The Nordic Africa Institute

NAI update

The world is constantly changing - and us with it

Woman talking in a microphone at a table in front of people

Iina Soiri. Foto: Mattias Sköld.

Date • 1 Jul 2019

Increased policy relevance in research and in-depth dialogue with ambassadors and other decision-makers – these are two of the steps in the strategic journey made by the Nordic Africa Institute (NAI) under Iina Soiri's six-year leadership.

“There have been so many good times. I had the honour to brief Sweden's prime minister on relevant African research prior to official state visits. I have also met so many young scholars who are the future of Africa research – and who will do great things. I am particularly proud of our newly signed cooperation agreement with the African Union (AU) and the fact that it was AU that reached out to us”, Soiri notes.

However, the six years of service have been far from an easy journey. In 2012, a year before Soiri took office, the Swedish government launched an evaluation of the Institute. Other public authorities undergoing the same procedure were closed down at the stroke of a ministers’ pen.

“It was red alert and we had to prove our right of existence – which we did. The government now recognises the value of having an Africa institute. The partly changed direction – to more clearly emphasise the expert role of informing decision-makers, without neglecting academic research – was key, I think”, Soiri points out.

When the Institute eventually got clearance from the government to continue its work, the next shock arrived. Norway, one of the co-founding countries and a committed partner since 1962, decided to cut funding and leave the cooperation agreement in 2015.

“Fortunately, we have strengthened our ties to Finland and Iceland. Yet, perhaps partnerships will look different in the future. For example, the Lithuanian foreign ministry recently requested formal cooperation with NAI. What matters is that the Institute's research and policy work on Africa continue,” Soiri remarks.

NAI must never stand still, she stresses, but instead constantly evolve. The well-received coaching programme for Nordic ambassadors in African countries is an initiative that shows how the Institute is bold and proactive in taking on new challenges.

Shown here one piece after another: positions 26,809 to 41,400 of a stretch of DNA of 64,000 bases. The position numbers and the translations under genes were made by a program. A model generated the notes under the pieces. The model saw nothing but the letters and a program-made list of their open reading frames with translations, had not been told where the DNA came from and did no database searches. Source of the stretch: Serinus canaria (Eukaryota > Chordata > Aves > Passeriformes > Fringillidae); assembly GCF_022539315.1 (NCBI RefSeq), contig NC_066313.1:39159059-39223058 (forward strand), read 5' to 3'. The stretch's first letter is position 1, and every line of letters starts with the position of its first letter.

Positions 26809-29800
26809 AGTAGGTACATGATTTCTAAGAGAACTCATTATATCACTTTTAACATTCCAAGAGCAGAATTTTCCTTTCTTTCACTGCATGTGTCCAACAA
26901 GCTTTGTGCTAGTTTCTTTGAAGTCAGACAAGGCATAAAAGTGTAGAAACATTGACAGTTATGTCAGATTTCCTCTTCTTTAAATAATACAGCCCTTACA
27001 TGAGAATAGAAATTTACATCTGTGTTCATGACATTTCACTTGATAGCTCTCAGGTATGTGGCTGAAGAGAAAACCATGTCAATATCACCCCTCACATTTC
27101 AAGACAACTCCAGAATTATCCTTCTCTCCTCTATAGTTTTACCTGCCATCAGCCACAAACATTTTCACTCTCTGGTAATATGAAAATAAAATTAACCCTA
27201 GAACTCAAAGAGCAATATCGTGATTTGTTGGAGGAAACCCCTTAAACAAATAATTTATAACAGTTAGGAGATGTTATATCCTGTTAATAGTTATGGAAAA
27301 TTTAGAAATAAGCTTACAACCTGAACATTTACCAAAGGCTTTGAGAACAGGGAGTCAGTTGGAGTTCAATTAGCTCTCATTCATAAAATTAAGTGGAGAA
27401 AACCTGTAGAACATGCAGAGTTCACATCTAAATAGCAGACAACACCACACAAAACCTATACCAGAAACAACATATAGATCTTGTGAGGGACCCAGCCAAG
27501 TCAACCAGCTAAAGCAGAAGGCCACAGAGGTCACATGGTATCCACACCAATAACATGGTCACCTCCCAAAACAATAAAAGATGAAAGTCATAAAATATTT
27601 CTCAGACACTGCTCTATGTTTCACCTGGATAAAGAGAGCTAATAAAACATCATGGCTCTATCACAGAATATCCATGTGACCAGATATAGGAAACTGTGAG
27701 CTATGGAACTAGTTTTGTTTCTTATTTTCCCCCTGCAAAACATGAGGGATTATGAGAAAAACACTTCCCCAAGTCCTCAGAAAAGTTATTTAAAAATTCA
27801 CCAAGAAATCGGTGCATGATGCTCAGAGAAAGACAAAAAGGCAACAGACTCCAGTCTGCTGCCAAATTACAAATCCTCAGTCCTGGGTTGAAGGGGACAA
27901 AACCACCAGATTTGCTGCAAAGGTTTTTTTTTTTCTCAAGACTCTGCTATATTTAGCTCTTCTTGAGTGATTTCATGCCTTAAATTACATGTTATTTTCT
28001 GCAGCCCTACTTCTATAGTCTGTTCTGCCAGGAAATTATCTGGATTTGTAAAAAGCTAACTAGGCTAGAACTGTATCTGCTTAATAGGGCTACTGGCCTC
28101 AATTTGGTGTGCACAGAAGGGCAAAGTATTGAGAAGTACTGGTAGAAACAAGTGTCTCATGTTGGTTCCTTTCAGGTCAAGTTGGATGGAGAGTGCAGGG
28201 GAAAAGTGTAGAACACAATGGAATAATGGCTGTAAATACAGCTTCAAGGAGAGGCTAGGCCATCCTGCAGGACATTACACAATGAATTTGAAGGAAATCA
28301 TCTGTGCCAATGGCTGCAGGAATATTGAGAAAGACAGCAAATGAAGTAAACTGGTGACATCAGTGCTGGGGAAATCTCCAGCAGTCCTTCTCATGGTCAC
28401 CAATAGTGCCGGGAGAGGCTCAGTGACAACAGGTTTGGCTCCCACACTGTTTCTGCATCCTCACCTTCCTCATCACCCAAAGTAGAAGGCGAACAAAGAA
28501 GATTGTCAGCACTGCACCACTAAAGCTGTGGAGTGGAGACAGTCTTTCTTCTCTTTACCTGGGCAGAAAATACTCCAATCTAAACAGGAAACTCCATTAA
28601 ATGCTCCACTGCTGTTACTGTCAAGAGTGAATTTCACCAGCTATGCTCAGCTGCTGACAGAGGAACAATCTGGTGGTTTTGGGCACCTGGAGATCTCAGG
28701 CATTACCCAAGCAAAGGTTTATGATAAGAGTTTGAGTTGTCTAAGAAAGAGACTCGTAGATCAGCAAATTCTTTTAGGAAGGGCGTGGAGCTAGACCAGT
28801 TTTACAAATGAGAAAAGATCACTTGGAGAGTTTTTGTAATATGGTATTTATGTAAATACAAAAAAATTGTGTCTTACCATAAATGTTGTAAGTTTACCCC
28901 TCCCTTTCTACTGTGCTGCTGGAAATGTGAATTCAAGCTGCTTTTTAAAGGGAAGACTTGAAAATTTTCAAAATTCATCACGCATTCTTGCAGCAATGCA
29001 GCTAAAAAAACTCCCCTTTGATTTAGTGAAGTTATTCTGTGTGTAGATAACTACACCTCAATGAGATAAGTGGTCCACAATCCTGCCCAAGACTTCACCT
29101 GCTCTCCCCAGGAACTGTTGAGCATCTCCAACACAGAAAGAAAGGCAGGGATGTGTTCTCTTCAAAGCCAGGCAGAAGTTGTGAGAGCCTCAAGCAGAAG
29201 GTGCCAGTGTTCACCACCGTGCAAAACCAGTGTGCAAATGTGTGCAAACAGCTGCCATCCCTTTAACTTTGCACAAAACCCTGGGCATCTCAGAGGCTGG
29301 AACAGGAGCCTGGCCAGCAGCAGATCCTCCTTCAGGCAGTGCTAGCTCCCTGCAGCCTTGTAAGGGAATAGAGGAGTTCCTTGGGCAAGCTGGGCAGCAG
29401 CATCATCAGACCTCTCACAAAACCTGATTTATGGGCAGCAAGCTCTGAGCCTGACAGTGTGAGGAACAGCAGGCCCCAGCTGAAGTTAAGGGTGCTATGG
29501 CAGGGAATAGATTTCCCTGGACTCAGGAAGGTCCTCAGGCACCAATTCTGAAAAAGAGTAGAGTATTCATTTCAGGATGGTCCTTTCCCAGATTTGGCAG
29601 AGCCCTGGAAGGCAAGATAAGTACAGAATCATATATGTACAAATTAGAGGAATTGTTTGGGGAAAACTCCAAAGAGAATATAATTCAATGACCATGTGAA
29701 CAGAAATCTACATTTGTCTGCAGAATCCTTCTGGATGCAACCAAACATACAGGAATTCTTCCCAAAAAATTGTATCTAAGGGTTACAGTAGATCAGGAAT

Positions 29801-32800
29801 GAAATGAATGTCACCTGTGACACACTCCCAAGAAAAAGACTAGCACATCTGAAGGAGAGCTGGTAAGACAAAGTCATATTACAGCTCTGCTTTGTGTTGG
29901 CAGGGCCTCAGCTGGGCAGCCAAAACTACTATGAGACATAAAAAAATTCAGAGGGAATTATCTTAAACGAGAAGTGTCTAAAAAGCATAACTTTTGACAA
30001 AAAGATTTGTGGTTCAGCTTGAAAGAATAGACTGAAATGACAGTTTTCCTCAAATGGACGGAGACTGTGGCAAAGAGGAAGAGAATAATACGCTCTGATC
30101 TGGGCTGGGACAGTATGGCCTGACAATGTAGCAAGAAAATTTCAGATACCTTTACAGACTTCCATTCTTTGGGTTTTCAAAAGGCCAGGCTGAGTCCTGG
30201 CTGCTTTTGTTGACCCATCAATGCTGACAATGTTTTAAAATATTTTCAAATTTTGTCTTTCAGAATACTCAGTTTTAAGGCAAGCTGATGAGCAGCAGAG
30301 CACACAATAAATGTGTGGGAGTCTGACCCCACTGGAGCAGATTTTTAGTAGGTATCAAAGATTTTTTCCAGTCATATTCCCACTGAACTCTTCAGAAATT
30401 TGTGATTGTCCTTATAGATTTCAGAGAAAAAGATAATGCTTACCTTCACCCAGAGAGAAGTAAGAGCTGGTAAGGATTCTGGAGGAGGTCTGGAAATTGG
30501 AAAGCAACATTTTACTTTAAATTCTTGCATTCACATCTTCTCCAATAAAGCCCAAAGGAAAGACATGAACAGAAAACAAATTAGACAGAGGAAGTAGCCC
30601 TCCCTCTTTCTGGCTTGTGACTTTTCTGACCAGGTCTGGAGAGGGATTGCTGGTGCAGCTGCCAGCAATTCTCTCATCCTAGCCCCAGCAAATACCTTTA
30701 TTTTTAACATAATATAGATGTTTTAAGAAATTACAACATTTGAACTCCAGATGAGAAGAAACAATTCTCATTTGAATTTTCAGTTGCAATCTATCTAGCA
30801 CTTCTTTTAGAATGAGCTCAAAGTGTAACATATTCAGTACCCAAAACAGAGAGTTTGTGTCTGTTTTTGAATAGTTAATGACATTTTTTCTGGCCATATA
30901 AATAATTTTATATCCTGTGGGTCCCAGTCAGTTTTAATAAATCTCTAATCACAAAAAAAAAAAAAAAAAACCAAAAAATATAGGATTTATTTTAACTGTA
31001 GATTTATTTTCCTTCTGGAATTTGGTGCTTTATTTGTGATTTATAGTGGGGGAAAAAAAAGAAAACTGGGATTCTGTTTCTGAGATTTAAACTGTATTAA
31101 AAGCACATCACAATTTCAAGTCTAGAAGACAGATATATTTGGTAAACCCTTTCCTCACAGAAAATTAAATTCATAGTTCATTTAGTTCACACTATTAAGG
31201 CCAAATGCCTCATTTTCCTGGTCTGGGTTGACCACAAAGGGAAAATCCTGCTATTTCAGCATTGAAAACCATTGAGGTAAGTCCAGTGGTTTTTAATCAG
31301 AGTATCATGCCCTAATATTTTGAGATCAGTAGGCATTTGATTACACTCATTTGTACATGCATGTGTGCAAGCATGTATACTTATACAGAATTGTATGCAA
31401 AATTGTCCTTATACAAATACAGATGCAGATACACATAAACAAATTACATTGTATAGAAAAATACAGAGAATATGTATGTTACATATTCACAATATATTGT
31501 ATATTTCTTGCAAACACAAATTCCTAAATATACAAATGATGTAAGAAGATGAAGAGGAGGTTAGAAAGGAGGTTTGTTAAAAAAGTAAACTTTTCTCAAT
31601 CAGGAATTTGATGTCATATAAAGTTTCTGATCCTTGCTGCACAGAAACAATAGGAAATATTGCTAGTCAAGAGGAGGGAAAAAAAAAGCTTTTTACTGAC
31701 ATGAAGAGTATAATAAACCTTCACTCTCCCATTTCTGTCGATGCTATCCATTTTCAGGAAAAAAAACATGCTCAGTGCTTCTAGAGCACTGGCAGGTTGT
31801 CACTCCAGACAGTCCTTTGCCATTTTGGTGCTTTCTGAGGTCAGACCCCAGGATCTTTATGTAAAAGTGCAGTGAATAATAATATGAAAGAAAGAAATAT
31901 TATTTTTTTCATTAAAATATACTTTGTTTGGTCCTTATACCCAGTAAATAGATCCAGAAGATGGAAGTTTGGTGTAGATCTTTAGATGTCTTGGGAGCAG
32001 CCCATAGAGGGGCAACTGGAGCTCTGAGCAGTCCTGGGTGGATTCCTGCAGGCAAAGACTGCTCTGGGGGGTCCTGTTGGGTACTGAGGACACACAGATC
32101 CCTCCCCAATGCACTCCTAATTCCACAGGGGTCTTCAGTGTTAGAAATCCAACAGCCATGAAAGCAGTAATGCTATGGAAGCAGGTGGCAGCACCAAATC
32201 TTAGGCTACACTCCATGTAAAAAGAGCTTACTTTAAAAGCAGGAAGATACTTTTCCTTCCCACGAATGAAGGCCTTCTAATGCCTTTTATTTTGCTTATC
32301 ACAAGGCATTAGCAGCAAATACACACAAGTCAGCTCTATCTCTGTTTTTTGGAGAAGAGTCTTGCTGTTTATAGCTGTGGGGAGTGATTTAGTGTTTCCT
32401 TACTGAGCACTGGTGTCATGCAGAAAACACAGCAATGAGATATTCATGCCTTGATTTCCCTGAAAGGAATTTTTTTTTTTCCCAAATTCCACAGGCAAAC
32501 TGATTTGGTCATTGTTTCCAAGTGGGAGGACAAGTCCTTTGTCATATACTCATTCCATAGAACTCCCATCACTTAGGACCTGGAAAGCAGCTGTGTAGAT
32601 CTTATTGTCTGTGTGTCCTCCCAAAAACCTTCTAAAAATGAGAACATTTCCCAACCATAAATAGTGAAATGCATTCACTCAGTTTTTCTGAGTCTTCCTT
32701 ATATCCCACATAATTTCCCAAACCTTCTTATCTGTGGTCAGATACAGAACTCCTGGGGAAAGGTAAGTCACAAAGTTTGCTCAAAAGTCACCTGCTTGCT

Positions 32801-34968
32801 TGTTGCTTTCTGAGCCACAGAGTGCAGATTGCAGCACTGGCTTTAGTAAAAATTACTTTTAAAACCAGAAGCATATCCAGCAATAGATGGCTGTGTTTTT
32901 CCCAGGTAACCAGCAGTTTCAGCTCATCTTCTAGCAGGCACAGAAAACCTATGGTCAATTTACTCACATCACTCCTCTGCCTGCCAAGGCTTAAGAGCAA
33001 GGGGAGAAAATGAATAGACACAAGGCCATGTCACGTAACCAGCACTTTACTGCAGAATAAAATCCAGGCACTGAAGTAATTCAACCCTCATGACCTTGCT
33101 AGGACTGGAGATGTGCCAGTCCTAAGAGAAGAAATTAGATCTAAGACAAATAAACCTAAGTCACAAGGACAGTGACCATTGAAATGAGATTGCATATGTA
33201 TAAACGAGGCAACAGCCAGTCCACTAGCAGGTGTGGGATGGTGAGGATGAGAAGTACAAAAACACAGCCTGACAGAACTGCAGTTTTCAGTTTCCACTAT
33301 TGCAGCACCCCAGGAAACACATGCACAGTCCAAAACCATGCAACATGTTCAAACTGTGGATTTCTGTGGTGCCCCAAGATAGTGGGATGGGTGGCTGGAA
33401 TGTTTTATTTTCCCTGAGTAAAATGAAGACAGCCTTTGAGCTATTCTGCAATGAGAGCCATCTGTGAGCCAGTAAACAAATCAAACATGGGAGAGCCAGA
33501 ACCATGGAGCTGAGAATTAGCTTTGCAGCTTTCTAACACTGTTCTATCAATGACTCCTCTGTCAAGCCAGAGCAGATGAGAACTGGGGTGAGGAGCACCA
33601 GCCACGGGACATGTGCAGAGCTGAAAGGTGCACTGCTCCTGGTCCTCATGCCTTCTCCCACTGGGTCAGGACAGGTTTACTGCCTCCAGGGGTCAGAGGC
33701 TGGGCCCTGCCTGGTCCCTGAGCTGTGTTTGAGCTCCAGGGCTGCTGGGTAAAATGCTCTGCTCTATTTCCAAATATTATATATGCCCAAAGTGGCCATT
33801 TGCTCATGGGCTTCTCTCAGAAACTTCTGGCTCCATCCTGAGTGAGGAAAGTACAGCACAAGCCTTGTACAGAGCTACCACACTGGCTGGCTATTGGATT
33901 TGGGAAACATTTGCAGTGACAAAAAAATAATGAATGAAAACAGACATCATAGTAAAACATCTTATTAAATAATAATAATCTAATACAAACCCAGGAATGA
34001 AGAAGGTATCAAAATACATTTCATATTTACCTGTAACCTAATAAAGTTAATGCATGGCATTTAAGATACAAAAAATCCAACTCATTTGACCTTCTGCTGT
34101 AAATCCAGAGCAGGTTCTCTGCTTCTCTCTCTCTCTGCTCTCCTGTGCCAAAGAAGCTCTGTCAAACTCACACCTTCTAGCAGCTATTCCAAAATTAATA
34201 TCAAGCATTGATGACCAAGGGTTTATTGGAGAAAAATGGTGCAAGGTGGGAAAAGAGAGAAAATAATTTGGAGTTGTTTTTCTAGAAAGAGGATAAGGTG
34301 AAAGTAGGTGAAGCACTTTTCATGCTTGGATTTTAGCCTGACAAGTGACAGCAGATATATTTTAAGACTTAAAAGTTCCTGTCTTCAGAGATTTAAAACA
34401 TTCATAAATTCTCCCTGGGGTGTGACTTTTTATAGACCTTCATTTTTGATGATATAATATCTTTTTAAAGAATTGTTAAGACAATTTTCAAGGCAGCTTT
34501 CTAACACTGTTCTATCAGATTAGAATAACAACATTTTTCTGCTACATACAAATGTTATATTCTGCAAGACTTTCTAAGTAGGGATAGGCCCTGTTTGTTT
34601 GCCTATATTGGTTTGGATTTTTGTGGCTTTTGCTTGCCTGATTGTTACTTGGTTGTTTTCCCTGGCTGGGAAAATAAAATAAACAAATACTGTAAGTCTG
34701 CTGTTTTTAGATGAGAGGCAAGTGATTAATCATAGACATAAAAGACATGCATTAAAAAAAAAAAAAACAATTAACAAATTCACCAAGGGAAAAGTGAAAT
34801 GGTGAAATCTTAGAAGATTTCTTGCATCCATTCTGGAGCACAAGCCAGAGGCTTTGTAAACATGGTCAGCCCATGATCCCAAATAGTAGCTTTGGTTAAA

“The same goes for the NAI library, which is at the forefront of adapting to a changing world, with its wide range of digital resources”, Soiri adds.

However, not all changes are good. The climate crisis has made it necessary to think twice and even thrice when it comes to air travel.

“NAI also has to pull its weight. The Institute must come up ideas on how to conduct research on Africa without always having to fly there. We have already started investing in improved technology for digital meetings”, Soiri observes.

After a well-earned holiday, Soiri is moving on to Pretoria to take up a new role as education and science expert in a network launched by the Finnish Ministry of Education covering the Southern Africa region. After several years among a Nordic diaspora, she is pleased to find her way ‘home’ to the African continent.

TEXT: Johan Sävström

Africa Knowledge Base Platform

In April 2019, The Nordic Africa Institute and the African Union signed an agreement concerning the sharing of printed and digital resources in order to build and roll out the Africa Knowledge Base Platform External link, opens in new window..

Through this agreement, NAI publications are made available in full text through the AU website, as are the publications of several other international research and knowledge organisations with a focus on Africa.